Their principal motive appears to have been to benefit the coloured population; and unore especially that portion of it, whici, trough not literally loaded with servile chains, is nevertheless suitering froin the pains of siarery, and, with but few exceptions, reduceri to a misurable and degraved rank in society, and for wiigse assistance many comparatively unsuccessfule forts had previously been uude. At the same time, the founders of the Society were fully sensible that the baneful intluence of slavery was by no means limited to these objects of their care, bat that it was also generally felt by the great mass of the white population. There was, therefore, a combined motive of benevolence and self interest: but I think we must do the projectors of the Colonization Society the justice to avimit, that benevolence was their primary and principal inotive: whiist the latter was rather prospective, and urged in support of their claims on the co-operation of their fellow.citizens in carrying their objects into eriect.--.p. 5-7.

The views presented in the foregoing extracts, are sustained by a scrits of citations made from the publications of the Society, and showing that the objects avowed by it, ai its origini, have been adhered to at every stage of its progress. By a similar protss our author shows the zeal, consisiency and efficiency of the Society, in its endeavours to prostrate that curse of humanity-the African slave trade. He then examines an objection to the Society, on which great stress has been laid by its opponents, in both this country and Great Britain:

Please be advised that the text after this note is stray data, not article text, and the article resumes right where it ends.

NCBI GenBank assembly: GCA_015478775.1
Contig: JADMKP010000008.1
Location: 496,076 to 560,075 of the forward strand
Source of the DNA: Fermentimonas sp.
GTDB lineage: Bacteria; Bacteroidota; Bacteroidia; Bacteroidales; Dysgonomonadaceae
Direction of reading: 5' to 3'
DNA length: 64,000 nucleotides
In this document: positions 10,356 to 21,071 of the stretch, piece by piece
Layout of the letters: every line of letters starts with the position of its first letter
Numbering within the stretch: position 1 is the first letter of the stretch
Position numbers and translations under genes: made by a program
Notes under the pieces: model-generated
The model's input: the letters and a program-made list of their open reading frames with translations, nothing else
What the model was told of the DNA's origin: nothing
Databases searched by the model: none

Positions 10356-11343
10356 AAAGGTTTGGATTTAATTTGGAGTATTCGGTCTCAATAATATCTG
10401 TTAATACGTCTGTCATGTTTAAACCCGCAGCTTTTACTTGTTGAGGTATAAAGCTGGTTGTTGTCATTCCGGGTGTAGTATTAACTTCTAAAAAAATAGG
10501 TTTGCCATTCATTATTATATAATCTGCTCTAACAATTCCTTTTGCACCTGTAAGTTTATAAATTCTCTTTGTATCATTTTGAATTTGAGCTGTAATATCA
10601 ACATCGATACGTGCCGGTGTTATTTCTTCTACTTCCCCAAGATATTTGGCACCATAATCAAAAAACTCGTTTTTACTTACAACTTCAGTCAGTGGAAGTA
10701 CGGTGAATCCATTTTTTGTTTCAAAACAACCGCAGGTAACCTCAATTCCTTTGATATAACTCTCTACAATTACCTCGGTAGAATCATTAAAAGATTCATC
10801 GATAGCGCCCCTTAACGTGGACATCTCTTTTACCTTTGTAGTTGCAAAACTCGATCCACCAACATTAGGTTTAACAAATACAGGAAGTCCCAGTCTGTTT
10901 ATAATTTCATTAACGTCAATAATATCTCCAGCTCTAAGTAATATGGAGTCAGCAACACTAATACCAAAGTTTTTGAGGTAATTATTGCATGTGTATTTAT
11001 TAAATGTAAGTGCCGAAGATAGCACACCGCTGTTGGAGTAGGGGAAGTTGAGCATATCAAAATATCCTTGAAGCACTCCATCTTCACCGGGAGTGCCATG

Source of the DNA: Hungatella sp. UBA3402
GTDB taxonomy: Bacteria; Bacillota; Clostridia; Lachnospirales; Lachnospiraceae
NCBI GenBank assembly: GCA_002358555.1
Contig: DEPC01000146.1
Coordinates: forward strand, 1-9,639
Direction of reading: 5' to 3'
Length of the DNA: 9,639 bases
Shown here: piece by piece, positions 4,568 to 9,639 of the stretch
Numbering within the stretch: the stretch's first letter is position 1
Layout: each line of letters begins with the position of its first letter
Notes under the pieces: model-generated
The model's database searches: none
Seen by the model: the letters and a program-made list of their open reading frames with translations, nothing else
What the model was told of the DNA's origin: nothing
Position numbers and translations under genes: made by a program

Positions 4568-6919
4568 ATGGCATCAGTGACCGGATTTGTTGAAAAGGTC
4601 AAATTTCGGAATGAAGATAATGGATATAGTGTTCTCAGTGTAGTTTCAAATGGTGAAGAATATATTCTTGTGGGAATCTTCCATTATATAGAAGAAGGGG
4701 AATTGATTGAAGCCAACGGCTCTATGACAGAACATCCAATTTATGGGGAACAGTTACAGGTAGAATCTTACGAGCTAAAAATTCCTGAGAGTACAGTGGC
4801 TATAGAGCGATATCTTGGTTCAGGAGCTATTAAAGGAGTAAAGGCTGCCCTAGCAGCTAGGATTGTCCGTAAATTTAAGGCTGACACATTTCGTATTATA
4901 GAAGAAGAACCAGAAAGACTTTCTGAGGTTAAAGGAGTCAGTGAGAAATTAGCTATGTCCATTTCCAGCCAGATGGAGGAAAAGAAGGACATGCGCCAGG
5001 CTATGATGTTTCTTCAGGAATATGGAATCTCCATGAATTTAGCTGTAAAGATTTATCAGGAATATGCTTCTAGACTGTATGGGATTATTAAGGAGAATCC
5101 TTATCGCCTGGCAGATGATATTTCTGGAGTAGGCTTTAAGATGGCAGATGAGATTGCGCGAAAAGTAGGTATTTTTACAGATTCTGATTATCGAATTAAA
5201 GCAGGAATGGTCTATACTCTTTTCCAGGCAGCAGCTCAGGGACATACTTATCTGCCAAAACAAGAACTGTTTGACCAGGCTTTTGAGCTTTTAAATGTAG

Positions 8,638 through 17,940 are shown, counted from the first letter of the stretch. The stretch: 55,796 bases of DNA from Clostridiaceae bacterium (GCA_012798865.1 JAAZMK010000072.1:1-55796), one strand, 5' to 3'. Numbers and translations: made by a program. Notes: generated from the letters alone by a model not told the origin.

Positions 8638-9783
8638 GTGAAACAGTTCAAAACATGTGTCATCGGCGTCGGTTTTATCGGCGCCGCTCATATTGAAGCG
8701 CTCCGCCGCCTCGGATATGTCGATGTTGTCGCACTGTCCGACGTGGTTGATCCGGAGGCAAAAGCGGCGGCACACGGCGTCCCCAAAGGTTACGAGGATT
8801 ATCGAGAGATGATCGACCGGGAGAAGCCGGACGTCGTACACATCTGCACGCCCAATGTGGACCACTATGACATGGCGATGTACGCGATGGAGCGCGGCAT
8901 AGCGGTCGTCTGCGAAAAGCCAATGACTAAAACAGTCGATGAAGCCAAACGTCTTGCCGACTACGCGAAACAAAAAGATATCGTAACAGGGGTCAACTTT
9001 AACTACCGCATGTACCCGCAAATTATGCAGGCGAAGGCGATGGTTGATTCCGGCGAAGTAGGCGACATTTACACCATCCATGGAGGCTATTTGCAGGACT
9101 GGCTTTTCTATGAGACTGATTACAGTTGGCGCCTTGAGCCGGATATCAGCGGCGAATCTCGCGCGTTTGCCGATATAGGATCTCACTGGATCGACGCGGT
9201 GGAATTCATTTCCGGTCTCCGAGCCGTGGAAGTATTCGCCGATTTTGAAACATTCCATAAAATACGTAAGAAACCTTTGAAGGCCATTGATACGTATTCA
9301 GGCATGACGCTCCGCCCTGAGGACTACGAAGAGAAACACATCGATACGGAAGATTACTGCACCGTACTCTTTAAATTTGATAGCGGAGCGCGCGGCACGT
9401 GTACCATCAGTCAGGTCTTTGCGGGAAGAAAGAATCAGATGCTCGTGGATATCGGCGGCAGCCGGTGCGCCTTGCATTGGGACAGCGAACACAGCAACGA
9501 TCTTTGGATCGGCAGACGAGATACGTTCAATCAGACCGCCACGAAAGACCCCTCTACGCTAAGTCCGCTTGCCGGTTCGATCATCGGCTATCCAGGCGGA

It has been represented in this country, that the American Colonization Society aims at nothing less than the banishment of the free people of colour from the United States; although ibis is disclaimed and disproved. as I shall liereafter make evident. The Sociaa ty is accused of having been accessary to the enactment of those oppressive and unjust laws, by which the codes of some of the States are disfigured. Williain Lloyd Garrison, aiter enumerating some of these acts, such as the banishment of the coloured inhabitants of Ohio—the prohibition of instruction, even in Sunday schools, by Louisiaria (which makes the second commission of this orence capital)-the banishment of free negroes, by Virgima, under pain of being sold as slaves—the law passed by the same State, that all emancipated slaves who should remain more than twelve months, contrary to the law, should levert to the executors as assets—those of Georgia and North Carolina, imposing a heavy tax or imprisonment on every free person of colour who should come into their ports in the capacity of stewards, cooks, or seamen of any vessel belonging to the nonslave-holding States—those of Tennessee, formidding arte viacks couing into the State to stay more than twenty days; and prohibiting inanmission, without inmediate renoval from the State--those of maryland, forbidding any iree black to settie in that State; and making it unlawtui for free biacks to attend any ineetings for religious purposes, unless the preacher be white-"ail these proscriptive measures,” says Lloyd Garrison, "and others less conspicuous, but equaliy oppressive, whicli are not only tia grant violations of the Constitution oi the United States, but in the highest degree disgraceful and inhuman, are resorted to (to borrow the language of the Secretary, in his Fifteenth Annual Report), for the more complete accomplishment of ihe great objects of the Colonization Society.I conicss i was amazed at this quotation; and anxiously turned to the Report, to discover if it a orded any explanation of such extraordinary language. Neither the words in question, nor any paraphrase of them, is to bu found in that Report; but in a short paragraph pre. fixed to it, I find the words poinied out by Lloyd Garrison, as a juotation, but without having the most distant cuinection with the obnoxious Acts which Lloyd Garrison enumerates; those Acts not being even inentioned or binted at. I will not apply any epithet to this inode of employing a quotation; but I must beg the reader to keep this specimen in mind, when he may meet with other quoiations which appear to be at variance with the principles and practice of the Society. The Colonization Society, so far from being an accessory, or in any manner concerned with the passing of the oppressive Acts above mentioned, has distinctly reprobated them, in its publications. Its adversaries have not even the semblance of foundation for the charge. The accusation of William Lloyd Garrison owers a striking parallel to that which the Wolf is fabled to have made against the Lainb. The Acts alloded to were, in part, passed before the existence of the Colonization Society; and with regard to others, its position is below them in the stream of events, whilst it endeavours to relieve those who are the victims of thrir operation. The real cause of the passing of the oppressive Acts in question, and others of a similar character, is, I conceive, to be traced, as a natural and lamentable consequence, to the iniquitous system of slavery itself. The bond and the free will inevitably be struggling a rainst each other with mutual aggressions; and the utinost caution and prudence are required on the part of those who are labouring in the good work of destroying that system, lest, in the mean time, they should so excite the feelings of both parties, as to muliiply those aggressions, by which the weaker will, of course, be the greater sulierers.--p. 11-12.